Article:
Search Posts
« The Sony Alpha A6000: an Outstanding Little Travel Camera | Main | Looking Back at 2013 »

The Fujifilm X-E2: a Landscape Photographer's Perspective

The Fujifilm X-E2: Handsome Indeed

The Fuji X-series of cameras have been some of the most discussed and reviewed cameras of the last two years. Fuji appear to have created a very successful formula that excites both amateur a professional photographers alike: good image quality in a small, reasonably-priced package that has intuitive manual controls. Combine this with a great lens lineup and a solid history of adding features via firmware updates, and one can see why they have become so popular. It's no secret that I shoot primarily with Nikon gear, but I'm certainly not the type to become attached to a particular brand when a better tool for the job exists. Since my Nikon setup is rather large and ungainly to travel with, I decided to give the Fuji X-E2 a try to see if it has what I need in a travel camera.

Before we begin, a quick note: I tested the X-E2 with the recently-released 2.0 firmware update which added significant electronic viewfinder (EVF) and autofocus (AF) improvements. Additionally, this is not intended to be an exhaustive review, but more of a short collection of my thoughts about the camera.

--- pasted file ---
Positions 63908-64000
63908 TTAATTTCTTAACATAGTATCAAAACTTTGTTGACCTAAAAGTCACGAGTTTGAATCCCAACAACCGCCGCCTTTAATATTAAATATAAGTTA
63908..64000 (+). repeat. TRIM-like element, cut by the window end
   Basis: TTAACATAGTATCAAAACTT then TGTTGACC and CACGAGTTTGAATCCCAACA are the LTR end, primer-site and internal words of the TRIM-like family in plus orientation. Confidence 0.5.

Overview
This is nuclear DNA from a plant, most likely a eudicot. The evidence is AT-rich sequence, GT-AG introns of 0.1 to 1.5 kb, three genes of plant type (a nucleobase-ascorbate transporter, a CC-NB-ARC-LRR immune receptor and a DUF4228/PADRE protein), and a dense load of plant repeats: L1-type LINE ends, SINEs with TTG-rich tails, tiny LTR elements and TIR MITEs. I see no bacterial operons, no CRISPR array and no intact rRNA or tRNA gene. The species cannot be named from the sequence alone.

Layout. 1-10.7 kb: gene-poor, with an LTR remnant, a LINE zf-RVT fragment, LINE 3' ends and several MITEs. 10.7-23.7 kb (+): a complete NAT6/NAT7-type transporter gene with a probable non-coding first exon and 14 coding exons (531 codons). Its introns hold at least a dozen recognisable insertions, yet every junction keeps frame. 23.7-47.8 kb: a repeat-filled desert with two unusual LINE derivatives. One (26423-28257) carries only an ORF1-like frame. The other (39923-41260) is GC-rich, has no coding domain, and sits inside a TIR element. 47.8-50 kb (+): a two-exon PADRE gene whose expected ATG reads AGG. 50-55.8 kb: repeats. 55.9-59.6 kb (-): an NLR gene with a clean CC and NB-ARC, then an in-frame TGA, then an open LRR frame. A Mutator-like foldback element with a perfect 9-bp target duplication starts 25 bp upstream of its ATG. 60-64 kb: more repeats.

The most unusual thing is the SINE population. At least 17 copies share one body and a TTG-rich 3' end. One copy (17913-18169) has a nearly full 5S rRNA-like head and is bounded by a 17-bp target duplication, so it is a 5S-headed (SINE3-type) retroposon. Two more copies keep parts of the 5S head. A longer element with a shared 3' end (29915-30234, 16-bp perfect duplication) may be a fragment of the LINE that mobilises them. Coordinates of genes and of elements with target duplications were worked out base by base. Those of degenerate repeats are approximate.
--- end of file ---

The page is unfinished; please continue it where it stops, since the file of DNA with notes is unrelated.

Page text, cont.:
The X-E2 is a handsome little thing: the perfect size and weight for travel, and with the MHG-XE accessory grip, the camera fits perfectly in my hand, and has a solid, well-built feel. Fuji did very well with the control layout, adding manual switches wherever possible instead of slow-to-access menu items. I'm a big fan of the manual shutter speed dial up top, the AF-mode selection switch, and the aperture selection dial that is on most Fuji lenses. The software menus are fairly well-thought-out; I was able to get used to them very quickly, so no complaints there. This was the first camera with an EVF that I've used for any extended period of time, and I was pleasantly surprised by the EVF resolution: it's very good! The EVF refresh rate is also rather good (the 2.0 firmware update greatly improved this) - there's a barely-noticeable delay between what happens in real-life, and what you see in the EVF.